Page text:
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    -1: If nobody is in immediate danger, do not call 911. Call a non-emergency number; if you don't know it, call 411 and try to find a number for the appropriate authorities. (It will only be the Forest Service if you shot the bear in a national forest.) Jun 19 '13 at 4:57
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    @NateEldredge No, do call 911. If you are in a life threatening situation to the point that you had to kill another (large) living creature, they would have no problem hearing from you. I know these people deal with a lot of crap calls (apparently people use 911 as an answering service for anyone who works for the city) but one where someone's life is/was very recently in danger, they will help. The first question will be "Are you safe now?" and when you say yes, the next question will be "Do you need medical attention?" If no, then they will give you the number you need to call. Jan 23 '14 at 0:18
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    If you have to hike to get reception, then yes, don't call 911. Find the number for the forest service, but if you have reception where the attack happened, the 911 operator that you are connected to will be used to people in the wilderness calling in. Jan 23 '14 at 0:21
  • Seems in the US you can shoot pretty much anything or anyone in self defense ...
    – fgysin
    Nov 22 at 8:04
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You can shoot a human in self defense in many countries, so don't worry about shooting a bear if you have to. I have UK military experience, and let me tell you, shooting a moving target with a handgun is difficult. If a 400kg bear is coming at you, and you only have 5 seconds to get an accurate shot away with all the adrenalin flowing, then chances are you will not stop the bear, even if you are well practised with the handgun.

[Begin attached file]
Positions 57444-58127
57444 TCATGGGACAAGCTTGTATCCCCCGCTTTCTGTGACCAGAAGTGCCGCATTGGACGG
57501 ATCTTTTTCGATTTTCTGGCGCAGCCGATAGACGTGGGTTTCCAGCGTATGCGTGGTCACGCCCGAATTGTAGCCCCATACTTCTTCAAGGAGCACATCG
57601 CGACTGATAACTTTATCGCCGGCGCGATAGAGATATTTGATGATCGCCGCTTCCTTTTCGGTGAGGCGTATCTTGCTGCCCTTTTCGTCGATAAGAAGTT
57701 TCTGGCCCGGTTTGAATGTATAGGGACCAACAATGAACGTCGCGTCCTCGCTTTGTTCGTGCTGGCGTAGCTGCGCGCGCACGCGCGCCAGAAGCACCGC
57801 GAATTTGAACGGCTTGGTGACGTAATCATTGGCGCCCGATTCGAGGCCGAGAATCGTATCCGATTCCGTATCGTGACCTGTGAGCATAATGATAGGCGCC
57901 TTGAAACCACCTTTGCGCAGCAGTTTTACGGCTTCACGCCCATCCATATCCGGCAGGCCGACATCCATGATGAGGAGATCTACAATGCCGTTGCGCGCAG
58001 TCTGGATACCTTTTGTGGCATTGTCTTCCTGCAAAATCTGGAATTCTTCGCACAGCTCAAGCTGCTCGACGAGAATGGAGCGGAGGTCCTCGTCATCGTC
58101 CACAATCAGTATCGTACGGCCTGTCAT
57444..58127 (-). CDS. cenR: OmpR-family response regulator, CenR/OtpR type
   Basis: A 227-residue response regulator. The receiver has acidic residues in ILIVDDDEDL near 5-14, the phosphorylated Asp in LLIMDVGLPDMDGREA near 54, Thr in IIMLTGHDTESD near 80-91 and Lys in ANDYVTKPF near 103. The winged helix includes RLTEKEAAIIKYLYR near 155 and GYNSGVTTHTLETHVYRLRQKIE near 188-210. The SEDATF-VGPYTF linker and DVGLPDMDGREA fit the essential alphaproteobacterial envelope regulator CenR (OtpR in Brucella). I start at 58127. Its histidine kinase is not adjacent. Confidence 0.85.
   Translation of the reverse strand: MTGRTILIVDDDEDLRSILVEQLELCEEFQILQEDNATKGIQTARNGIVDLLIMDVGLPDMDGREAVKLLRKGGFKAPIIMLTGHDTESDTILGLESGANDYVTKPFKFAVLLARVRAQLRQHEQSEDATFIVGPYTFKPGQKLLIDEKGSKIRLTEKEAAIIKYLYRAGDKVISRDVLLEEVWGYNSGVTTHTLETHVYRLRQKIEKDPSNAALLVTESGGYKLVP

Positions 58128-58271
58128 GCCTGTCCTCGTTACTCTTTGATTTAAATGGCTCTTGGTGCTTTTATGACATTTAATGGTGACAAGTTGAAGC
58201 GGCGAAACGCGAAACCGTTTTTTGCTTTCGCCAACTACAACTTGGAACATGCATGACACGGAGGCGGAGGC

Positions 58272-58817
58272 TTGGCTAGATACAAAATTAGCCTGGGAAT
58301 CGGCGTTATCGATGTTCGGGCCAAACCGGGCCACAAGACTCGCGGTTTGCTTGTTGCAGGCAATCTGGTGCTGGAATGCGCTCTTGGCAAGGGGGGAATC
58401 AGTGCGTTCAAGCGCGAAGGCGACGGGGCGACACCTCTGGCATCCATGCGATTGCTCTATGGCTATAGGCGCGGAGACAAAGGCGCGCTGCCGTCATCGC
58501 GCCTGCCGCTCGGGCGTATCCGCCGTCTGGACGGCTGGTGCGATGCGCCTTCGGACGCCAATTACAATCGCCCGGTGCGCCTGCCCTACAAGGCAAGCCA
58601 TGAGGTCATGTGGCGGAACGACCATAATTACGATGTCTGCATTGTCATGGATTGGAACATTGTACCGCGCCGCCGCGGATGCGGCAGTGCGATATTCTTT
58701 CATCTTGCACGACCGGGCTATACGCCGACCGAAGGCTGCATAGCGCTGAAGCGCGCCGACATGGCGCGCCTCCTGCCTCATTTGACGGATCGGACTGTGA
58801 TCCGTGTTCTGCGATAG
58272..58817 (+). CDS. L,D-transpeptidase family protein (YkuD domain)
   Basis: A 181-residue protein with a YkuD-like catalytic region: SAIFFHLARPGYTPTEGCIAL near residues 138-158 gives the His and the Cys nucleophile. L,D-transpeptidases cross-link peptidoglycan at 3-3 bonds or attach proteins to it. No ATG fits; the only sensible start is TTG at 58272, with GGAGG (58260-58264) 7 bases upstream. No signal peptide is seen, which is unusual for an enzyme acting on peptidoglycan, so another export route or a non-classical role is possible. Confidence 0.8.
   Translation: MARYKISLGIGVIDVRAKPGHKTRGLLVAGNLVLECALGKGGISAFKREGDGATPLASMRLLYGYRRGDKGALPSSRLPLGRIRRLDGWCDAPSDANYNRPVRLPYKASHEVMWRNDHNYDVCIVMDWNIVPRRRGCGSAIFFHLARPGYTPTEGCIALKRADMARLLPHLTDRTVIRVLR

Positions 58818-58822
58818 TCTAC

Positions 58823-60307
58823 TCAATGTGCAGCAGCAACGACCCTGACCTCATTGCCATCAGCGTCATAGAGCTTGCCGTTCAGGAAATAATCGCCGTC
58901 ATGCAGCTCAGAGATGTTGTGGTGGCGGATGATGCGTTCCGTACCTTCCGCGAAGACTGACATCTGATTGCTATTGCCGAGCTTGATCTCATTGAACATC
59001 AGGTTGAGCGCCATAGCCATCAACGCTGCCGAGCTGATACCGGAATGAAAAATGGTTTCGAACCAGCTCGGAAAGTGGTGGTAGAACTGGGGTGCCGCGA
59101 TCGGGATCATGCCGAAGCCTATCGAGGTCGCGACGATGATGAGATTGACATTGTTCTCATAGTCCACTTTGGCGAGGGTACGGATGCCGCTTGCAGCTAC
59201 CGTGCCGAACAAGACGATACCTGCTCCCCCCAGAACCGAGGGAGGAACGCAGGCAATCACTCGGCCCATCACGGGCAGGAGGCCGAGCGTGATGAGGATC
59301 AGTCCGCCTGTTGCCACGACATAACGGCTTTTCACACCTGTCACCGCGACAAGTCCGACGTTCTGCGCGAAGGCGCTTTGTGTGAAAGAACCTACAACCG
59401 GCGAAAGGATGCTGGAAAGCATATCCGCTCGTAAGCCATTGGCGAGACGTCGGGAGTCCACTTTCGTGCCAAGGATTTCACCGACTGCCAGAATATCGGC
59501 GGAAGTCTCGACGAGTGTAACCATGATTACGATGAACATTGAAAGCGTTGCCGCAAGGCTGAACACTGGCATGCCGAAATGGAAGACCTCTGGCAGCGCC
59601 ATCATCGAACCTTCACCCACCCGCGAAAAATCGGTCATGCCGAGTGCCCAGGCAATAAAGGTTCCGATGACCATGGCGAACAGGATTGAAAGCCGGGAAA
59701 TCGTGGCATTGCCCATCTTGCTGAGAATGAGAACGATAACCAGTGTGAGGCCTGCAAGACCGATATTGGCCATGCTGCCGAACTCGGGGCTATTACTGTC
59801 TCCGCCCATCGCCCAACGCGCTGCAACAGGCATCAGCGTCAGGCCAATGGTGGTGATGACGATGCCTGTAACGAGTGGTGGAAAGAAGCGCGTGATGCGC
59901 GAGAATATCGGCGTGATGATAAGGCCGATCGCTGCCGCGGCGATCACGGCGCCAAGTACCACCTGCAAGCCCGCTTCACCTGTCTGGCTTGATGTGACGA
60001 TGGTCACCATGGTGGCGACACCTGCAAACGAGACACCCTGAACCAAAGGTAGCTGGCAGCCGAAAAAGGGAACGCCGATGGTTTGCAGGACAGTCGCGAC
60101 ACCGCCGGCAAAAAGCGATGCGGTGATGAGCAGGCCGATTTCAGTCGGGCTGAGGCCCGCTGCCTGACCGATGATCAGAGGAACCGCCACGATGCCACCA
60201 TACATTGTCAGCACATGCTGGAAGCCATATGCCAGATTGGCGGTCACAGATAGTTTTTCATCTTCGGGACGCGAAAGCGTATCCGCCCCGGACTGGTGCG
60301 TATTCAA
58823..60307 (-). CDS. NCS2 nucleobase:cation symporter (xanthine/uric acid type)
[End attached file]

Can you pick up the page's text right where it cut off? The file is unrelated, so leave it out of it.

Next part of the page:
The only firearm I would consider for a CLOSE encounter with a bear is a pump action shotgun. Easier to aim and far more stopping power. Not a particularly convenient or inconspicuous piece of kit to carry when hiking! But you do have that as a legal option here in the U.S.?

But bear(!) in mind, your mindset will change if you are carrying a firearm. You may be tempted to go for the gun too readily when there is perhaps a better alternative course of action, e.g. talk loudly, avoid eye contact and move away slowly.

Still, if I had a shotgun and bear spray, I would instinctively go for the shotgun first, which may be less effective than the spray. Given enough time though, I would fire shots in the air, before aiming at the bear. I have seen u-tube videos of Grizzlys scampering away in fear from the noise of a shotgun.

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The TL;DR answer: Yes.

You can always kill in self defense if your life is in serious danger* from the animal or even person you're shooting, e.g. if you have good reason to believe they are trying to kill you (for instance because they're a bear and they're charging) in any jurisdiction I know of. It doesn't matter if that animal/person is the last white tiger or the queen of Britain. It even doesn't matter whether in hindsight you were actually in danger. If the bear is drawing what after the fact turns out to be a fake gun on you (I know, great example) you were still in the right, because you had no way to know it was fake.

If you ever die messily, let it not be because you wondered about local laws.

*Some jurisdictions like several US states use a more relaxed idea of serious danger, while other places like much of Europe are stricter, but getting mauled by a bear counts everywhere, even in places without bears.

See all the other answers for things to consider and some great alternatives.

EDIT: Oh wow, didn't see how old this question was.